Geocaching develops navigational skills, connects adventurers from around the world, and it’s the perfect activity for young people going on camp, a hike or an expedition over the summer.
As geocaching involves learning about GPS skills and how GPS works, it’s an engaging way for young people to learn about technology. For loads of fascinating information and a fun video about GPS, take a look at this helpful guidance from NASA.
For those new to geocaching, you’ll soon see that this outdoor activity is similar to a treasure hunt. But instead of treasure, participants seek out caches – small, waterproof containers that contain a logbook. When participants find the cache (based on its GPS coordinates, using a smartphone or GPS receiver) they enter the date and their established code name into the logbook as proof that they’ve found it. The cache is then returned to its spot so future geocachers can find it too. Geocaches are located all over the world, making it a global game of hide and seek.
Here are some ideas to support your young people develop their geocaching skills and work towards their badges.
Beavers – My Adventure Challenge Award
Support your Beavers to develop their interest in geocaching by trying it out together as part of a walk or hike. This could be a fun activity to do when heading out on a woodland walk or exploring a local nature reserve in search of wildlife and birds. All you need to get started is a smartphone and to download a Geocaching app. This could be done for their ramble or nature walk for their My Adventure Challenge Award.
If doing it as part of a journey of two hours or more, your Beavers will also be working towards their Hikes Away Staged Activity Badge.
Your Pack could try Geocaching together, as an outdoor activity or as part of a hike, to work towards their Our Adventure Challenge Award. Cubs will also be working towards their Hikes Away Staged Activity Badge if they do a hike of three hours or more.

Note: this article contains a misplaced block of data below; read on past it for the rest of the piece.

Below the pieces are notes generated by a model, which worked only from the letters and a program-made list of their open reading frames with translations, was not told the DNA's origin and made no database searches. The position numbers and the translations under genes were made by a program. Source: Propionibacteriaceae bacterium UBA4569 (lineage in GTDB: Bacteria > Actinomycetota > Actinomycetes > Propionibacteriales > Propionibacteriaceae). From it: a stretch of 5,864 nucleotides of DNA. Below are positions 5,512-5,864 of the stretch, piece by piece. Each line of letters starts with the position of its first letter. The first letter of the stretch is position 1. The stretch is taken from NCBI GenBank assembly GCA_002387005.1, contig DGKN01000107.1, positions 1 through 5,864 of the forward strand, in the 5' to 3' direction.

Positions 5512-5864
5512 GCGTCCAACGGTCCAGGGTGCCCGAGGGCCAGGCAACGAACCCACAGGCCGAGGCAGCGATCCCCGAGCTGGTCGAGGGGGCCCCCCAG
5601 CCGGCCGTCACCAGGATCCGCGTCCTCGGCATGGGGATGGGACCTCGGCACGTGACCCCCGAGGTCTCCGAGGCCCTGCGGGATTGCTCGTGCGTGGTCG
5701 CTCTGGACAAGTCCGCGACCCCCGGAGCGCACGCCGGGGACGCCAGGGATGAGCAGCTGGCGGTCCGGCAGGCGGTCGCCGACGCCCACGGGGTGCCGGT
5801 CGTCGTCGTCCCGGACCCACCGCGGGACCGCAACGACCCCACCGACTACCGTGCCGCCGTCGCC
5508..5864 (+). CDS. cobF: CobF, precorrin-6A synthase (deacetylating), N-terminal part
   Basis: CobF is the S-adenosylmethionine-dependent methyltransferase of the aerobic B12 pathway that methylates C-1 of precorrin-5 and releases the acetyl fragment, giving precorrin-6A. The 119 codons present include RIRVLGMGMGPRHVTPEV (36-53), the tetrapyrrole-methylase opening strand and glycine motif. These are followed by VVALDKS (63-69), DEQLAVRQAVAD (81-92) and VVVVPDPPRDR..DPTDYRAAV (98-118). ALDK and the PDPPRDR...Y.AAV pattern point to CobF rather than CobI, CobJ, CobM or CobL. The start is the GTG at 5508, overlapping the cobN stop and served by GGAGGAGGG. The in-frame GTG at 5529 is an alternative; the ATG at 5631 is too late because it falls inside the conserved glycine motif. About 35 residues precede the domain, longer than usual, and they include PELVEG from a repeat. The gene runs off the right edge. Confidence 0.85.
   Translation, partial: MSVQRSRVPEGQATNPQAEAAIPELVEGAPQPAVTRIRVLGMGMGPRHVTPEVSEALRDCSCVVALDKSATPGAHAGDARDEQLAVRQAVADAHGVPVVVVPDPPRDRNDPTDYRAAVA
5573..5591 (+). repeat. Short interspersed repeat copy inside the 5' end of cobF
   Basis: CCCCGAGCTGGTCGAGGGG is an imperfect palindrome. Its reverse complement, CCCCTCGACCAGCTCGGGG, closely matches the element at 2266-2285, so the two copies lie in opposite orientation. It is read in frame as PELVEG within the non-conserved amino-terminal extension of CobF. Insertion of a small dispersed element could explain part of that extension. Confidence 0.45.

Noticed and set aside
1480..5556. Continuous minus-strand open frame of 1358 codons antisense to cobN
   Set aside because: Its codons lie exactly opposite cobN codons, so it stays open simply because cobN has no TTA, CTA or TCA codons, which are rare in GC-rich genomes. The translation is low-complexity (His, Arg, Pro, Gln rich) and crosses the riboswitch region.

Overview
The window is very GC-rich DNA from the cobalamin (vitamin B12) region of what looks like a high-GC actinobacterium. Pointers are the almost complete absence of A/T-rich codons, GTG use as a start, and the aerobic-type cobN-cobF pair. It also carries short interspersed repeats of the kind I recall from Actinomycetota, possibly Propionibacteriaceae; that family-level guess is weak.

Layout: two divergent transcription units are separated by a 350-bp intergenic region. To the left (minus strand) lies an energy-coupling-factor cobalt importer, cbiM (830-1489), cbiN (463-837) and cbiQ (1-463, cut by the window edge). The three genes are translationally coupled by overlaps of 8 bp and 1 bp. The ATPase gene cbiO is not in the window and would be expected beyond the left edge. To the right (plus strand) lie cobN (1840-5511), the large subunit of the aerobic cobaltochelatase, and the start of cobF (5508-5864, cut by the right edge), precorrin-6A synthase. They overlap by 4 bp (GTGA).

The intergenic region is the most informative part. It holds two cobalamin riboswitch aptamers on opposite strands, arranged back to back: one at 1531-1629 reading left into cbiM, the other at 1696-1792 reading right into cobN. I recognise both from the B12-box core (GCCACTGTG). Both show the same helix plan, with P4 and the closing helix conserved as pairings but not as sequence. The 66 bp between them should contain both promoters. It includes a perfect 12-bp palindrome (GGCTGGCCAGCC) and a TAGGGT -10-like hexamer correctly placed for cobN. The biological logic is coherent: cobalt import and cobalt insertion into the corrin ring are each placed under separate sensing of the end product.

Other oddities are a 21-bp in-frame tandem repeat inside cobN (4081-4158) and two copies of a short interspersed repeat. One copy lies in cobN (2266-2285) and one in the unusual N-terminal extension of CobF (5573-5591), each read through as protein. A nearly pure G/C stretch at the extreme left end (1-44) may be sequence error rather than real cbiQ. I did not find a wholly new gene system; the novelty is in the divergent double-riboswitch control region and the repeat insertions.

Cubs interested in geocaching might also be interested in developing their tracking skills, while working towards their Our Adventure Challenge Award. Head into the outdoors with your Cubs, where they can leave tracking symbols made from natural materials like sticks and stones to set along a trail for others to find and follow. Download the tracking information sheet over here.
Scouts – Geocaching Activity Badge
The Geocaching Activity Badge gives Scouts the chance to get to grips with the ins and outs of GPS navigation. They’ll discover how it works and how it benefits society as they set out on exciting geocaching adventures of their own, where they can seek caches and hide them too.
For the Geocaching Activity badge, Scouts will need a handheld GPS receiver. If you don’t have one, ask around other local Groups, or think about purchasing some as a District to share. Alternatively, you can book to do this activity through a Geocaching course through the Activity Badge Programme available at some Scout Adventure Centres.
You can find information on GPS navigation here
or on pages 90-93 in the Haynes Outdoor Adventure Manual.
Scouts could also work on this badge over two days as part of their exploration or for their expedition task, for the Expedition Challenge Award.
Remember, young people aged 13 or under need an adult to sign up to a Geocaching website on behalf of their Troop.
Explorer Scouts – Top Awards
Explorer Scouts can work on their geocaching skills on an expedition in pursuit of top awards. They could include geocaching activities on their two-, three- or four-day expedition for their Chief Scout’s Platinum Award, Chief Scout’s Diamond Award or Queen’s Scout Award. They’ll show their ability to prepare and follow through to geocaching success, while having fun.
Network members can plan or get involved in an event or project, to gain their Geocaching virtual badge. Here’s some guidance on how to run a Network event or project.